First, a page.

Are Experiences Better Than Things? Both Kinds Of Gifts Give Us Happiness, Study Says — Just Different Types Of It
It's a perenially relevant question, but there's no doubt that it's especially notable during the gift-giving season: Are experiences better than things? Can a family ski trip lead to more happiness than a hover board? Can a trip to the galapagos generate more smiles than a brand-new car? Can the joy from a new coffee-maker out-do the joy you might feel seeing your favorite band live? What kinds of gifts will give the recipient the most joy? Well, research done at the University of British Columbia set out to see whether experiences really do make better gifts than things — and the results are actually pretty surprising.
In the past, conventional wisdom has always favored the experience over the possession because the memories of experiences are supposed to last forever and the thing is supposed to be temporary; however, researchers Aaron C. Weidman and Elizabeth W. Dunn are questioning this commonly-held belief. They hypothesized that while experiences would lead to happiness that's reflective in nature, material goods would actually lead to more happiness — just of a different sort, arriving in the form of momentary bursts instead. In order to test their theory, they recruited a gorup of undergraduate college students as participants. Here's how the research breaks down:
Weidman and Dunn asked their pool of undergrads about gifts they had recieved starting on Christmas Day 2014 and continuing until the middle of February 2015. Some of the students were asked to describe a physical object they had received, while others had to describe an experience they were given, like tickets to a concert or a restaurant gift card. In the following weeks, the students were asked to answer the questions, “How much is your gift contributing to your happiness in life right now?” and “Are you [experiencing/using] your gift right now?” Then, two months later in mid-February, they had to answer two final questions: “When you think about this purchase, how happy does it make you?” and “How much does this purchase contribute to your overall happiness in life?" Using the results to these questions, Weidman and Dunn were able to see if their hypothesis held true or not.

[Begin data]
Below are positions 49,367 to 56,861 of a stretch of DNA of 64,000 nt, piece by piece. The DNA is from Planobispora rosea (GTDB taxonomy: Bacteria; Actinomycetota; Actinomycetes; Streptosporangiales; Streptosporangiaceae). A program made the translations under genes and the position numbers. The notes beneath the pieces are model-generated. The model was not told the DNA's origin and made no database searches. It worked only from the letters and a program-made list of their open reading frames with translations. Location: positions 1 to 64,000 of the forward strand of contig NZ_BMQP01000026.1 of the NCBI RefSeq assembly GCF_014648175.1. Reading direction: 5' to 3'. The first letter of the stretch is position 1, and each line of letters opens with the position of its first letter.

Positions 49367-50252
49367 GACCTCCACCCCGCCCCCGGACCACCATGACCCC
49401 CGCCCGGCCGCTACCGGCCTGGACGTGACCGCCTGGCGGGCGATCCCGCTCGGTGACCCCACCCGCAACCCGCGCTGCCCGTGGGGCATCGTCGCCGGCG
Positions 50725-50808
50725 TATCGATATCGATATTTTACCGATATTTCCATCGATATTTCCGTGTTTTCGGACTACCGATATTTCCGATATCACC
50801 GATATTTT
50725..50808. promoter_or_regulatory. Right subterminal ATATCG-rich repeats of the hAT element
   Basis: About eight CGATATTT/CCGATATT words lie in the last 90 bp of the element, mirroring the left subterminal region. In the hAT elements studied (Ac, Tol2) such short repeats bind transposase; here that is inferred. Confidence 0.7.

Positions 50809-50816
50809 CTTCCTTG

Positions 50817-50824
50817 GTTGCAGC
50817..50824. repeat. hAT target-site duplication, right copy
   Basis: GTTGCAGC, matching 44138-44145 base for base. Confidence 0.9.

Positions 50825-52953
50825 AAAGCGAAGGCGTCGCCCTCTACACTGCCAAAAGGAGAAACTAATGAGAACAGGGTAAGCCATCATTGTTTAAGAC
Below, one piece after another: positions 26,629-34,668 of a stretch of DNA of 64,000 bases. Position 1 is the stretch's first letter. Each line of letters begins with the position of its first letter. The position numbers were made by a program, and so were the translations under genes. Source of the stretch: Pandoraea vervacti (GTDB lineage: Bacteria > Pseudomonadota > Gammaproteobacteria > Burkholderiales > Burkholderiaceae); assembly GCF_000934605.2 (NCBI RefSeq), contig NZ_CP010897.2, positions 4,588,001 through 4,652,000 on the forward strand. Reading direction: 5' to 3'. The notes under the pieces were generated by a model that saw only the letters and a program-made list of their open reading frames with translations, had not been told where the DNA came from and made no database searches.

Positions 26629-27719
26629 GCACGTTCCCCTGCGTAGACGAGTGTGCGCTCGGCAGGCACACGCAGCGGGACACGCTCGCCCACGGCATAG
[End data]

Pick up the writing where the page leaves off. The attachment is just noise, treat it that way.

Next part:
Happiness From Things
The researchers found that, just as they had hypothesized, people reported getting more frequent happiness from material presents. It makes sense, right? Every time you use that hover board, it's going to make you happy. This kind of happiness is described as "momentary" happiness, which basically occurs when you experience happy things in your life due to a thing or a moment. In comparison to other kinds of happiness, momentary happiness is felt very frequently.
Happiness From Experiences
The researchers were correct in their hypothesis here, too. While people reported feeling more frequent happiness from material presents, they reported feeling more nostalgic happiness from the presents that allowed them to have experiences. This kind of happiness is called "afterglow" happiness; instead of happiness in your life, it's happiness about your life. Though afterglow happiness occurs less frequently, it is usually experienced more intensely.
So How Can We Use This Information For The Powers Of Good?
The experiment found that, in fact, both types of presents can give us happiness, just different types. One type is not necessarily superior to the other, and it totally depends on the person receiving the present to accurately determine which type your loved one will like more. So, what can we do with the findings? Tailor our gift-giving for each recipient even more, of course!
If you're looking to give someone a "happiness from things" kind of present, try things like makeup, stationary, or sketchbooks in case you're trying to keep it under 25 dollars, or a clip-on iPhone lens, Beats headphones, or leather wallet if you're willing to spend a little more. Your giftee will likely use these objects regularly, allowing them to exprience momentary happiness every time they use them. If you want to give someone the gift of happiness from experience, try gifts like books, concert tickets, a gift card for a spa day, or a weekend getaway; these will all give them lots of residual afterglow happiness.
Happy gifting, everyone!